But what really amazes me are the bushes. You don’t even see them when you look at this place at first — you look and you see “field” and that’s all, and all the bushes disappear from your eyes because you see a category, a shape, an abstract object instead of the thing itself. It is cruel and heartless dominance of the abstract over the real.

Really, it’s like Plato and Aristotle had it all backward, that the abstract, perfect world of “forms” is not a thing beyond or behind reality, but an instinctive creation of the mind, a simplification that the brain resorts to in order to be able to process all of the data and sort it and organize it in a useful way. The “shadows on the wall of a cave” are not the physical world at all, but the cognitive system of grouping, classification, and ordering that our mind uses to construct meaning.

Reality is always complex, textured, nuanced, with layers of history right there, visible under the surface, between the bushes and the blades of grass, but the mind cannot handle all of this information at once. It is too much. It is not useful, not relevant to survival or thriving, and it is discarded. And that is the way it should be. Usually. But sometimes you need to turn that filter off, and you need to see what is actually HERE.

Because sometimes the “perfect form” is not enough.

Because sometimes you need the truth, with all its various shades.

Because… sometimes… the world is beautiful.

2013 in review

The WordPress.com stats helper monkeys prepared a 2013 annual report for this blog. My stats are like completely unimpressive, but that’s not shocking for an unknown genre short story writer.

Here’s an excerpt:

A San Francisco cable car holds 60 people. This blog was viewed about 2,000 times in 2013. If it were a cable car, it would take about 33 trips to carry that many people.

Click here to see the complete report.

Novels, Old and New – and Doubts

I’ve been plugging away at my novels, up to 16k words on the new novel, a Crouching Tiger Hidden Dragon-style adventure that uses Tai Chi Chu’an (Taijiquan) as a central element.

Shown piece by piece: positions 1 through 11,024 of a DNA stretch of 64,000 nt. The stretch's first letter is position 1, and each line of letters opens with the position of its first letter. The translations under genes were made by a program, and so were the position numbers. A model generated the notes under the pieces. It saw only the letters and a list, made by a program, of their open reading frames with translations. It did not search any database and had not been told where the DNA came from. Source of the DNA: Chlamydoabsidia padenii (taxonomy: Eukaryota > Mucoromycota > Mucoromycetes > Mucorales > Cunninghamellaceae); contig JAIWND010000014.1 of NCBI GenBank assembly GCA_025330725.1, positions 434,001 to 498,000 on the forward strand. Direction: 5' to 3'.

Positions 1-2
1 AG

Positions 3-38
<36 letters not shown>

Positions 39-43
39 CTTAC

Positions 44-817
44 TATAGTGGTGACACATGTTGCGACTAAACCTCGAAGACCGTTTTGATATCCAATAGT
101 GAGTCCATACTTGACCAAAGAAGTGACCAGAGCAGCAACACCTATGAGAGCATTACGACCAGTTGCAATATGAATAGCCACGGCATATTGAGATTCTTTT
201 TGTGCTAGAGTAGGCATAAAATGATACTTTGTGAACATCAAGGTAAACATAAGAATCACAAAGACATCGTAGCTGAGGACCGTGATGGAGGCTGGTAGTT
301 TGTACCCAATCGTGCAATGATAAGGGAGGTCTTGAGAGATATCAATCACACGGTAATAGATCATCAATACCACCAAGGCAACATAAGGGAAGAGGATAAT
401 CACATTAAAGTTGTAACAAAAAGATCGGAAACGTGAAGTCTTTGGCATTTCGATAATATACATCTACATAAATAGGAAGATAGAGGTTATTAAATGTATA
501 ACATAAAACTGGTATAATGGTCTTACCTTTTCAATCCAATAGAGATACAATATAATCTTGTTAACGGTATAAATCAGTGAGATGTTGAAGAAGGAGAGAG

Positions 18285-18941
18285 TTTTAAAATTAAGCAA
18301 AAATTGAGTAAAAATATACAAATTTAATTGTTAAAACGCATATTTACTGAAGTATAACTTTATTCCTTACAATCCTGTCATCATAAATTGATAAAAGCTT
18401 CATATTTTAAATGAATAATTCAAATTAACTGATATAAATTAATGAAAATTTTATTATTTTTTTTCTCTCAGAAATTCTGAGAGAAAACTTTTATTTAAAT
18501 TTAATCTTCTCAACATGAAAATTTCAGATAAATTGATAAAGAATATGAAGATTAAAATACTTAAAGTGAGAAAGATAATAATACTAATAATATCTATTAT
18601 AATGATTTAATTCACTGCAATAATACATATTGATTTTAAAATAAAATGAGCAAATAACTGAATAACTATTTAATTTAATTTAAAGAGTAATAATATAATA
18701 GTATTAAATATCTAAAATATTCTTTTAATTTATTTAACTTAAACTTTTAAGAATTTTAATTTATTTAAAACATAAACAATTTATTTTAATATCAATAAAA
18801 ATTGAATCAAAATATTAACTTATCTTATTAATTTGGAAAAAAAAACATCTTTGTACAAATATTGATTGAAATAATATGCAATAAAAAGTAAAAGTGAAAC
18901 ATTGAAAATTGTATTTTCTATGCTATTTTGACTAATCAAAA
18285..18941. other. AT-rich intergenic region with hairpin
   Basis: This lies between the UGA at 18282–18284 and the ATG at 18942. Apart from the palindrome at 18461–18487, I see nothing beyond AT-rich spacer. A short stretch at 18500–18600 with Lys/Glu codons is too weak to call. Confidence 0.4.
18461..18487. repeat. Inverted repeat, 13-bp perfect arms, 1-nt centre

I’ve also been getting a reader to plow through my Great Depression-Era Range War/Western novel; when feedback is in from that, I will send it to an agent.

Writing-wise I am consistently, if slowly, scrimshawing out words. Submission- and agent-wise I am in the doldrums, drifting about the ocean sails-up with no wind in sight.

I don’t think there’s such a thing as a writer without self-doubt gnawing at his/her bones. The current, devouring ones for me:

1) If I sell both books, can I really get away with jumping genres so wildly?

2) I don’t seem to write as cleanly or as muscularly as I used to. Will I ever be as skilled again with words?

3) The current novel looks like it will be huge, and the themes are very scattered. Am I skilled enough to pull it off? Will I have to go back and do a rewrite, mid-draft, to keep making forward progress?

4) Will I ever successfully write a sequel to anything?

Fragility and the Brittle Will

There is something about loss that makes you fragile, easily cracked, breakable. Like your skin has been spun from a thin porcelain shell, and if grips your hand or arm too hard their fingers will punch through into the hollowness — the vast and bitter void — beneath.

I went to see the movie Argo the other day, and event the trailer for Lincoln made me tear up. When we got to the voice over by President Carter at the end, I broke up. I think things like this are to be expected, but I wish I was stronger. I wish that I had the willpower to be as I was before, to hit all my goals for the day like I used to, to write and exercise and practice Chinese, but I am just not there yet.

I don’t think it’s something that can be forced, either. My writing, for instance, is much weaker right now than it is, normally. I know it; I can see it in my diary entries. I just can’t FIX it. And I’m getting better, it’s just SLOW.

I told one of my friends recently that loss is like getting hit in the brain with a hammer. You have to wait for the blood to clot and the structure to heal before you can think again. There was one point where I literally felt so stupid that I thought would start drooling on myself (I think I did, actually), but that is long past now.

Just today, I played cards at lunch and was smart and sharp and clear for the first time since Mom died. I think this is a sign of things turning the corner, of my feet being back under me. But anything, even the slightest breeze, can break me.

I will have to be careful what movies I watch for a while. Anything more serious than Wreck-It Ralph I will have to pass on.